The RNC has announced plans to focus on digital strategy and hire a chief technology officer by May 1, preferably one that “is maybe able to come in and change the way that we think,” according to RNC spokeswoman Kirsten Kukowski.

If Kukowski hadn’t added that last statement in, I might have had some hope. But forgive me for being a little skeptical that the RNC actually wants to change anything about the way it operates, but sure go ahead and hire someone to mimic (yet again) what the left has done before us.

I’m in the camp of thinking that it’s less of a data problem than a candidate/principles problem when it comes to the Grand Ole Party’s problems.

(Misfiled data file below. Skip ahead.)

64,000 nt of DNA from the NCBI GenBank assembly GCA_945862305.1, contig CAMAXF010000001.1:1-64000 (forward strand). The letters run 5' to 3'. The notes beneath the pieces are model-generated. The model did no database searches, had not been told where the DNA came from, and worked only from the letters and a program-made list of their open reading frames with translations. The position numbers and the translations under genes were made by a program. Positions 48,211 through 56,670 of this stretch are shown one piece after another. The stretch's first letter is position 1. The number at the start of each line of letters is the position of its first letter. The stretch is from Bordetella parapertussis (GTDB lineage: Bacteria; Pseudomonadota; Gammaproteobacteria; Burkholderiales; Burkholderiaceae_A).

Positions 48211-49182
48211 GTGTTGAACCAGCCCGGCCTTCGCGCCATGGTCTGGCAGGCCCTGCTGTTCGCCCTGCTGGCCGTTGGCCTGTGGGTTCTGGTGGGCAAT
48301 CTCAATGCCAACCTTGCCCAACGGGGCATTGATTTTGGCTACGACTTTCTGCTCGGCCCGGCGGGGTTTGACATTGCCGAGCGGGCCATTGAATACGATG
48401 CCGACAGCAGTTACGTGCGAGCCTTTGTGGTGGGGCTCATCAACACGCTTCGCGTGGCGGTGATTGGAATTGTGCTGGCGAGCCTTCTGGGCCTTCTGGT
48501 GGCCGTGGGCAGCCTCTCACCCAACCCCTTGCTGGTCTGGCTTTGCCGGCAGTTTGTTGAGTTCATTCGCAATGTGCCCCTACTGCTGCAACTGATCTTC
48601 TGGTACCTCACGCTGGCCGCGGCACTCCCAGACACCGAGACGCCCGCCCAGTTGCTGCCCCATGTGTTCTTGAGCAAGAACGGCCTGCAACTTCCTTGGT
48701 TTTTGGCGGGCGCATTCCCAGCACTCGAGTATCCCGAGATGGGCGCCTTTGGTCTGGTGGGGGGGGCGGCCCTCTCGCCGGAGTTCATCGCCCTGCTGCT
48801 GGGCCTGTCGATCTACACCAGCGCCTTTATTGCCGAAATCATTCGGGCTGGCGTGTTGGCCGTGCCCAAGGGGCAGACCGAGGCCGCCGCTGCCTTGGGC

Nevertheless, given the failure of ORCA (how I wish I could go back in time to the presentation I sat through from Senator Mark Kirk promising the world with ORCA), it’s clear that basic use of technology couldn’t hurt the RNC.

The focus on digital strategy is, the New York Times reports, part of a larger reevaluation of the Republican party:

The digital overhaul is probably just the beginning of the Republicans’ adjustments. On Monday, the party will release a sweeping audit of the 2012 campaign that will include assessments of messaging, fund-raising, campaign mechanics and the primary process – all with an eye toward preparing the R.N.C. for the 2016 campaign.

Repeating, focus on the principles and the conservatives who are beginning to seethe with resentment toward you, RNC, and you will fix a lot of the “messaging,” technological or otherwise tertiary speed bumps that you’ve identified.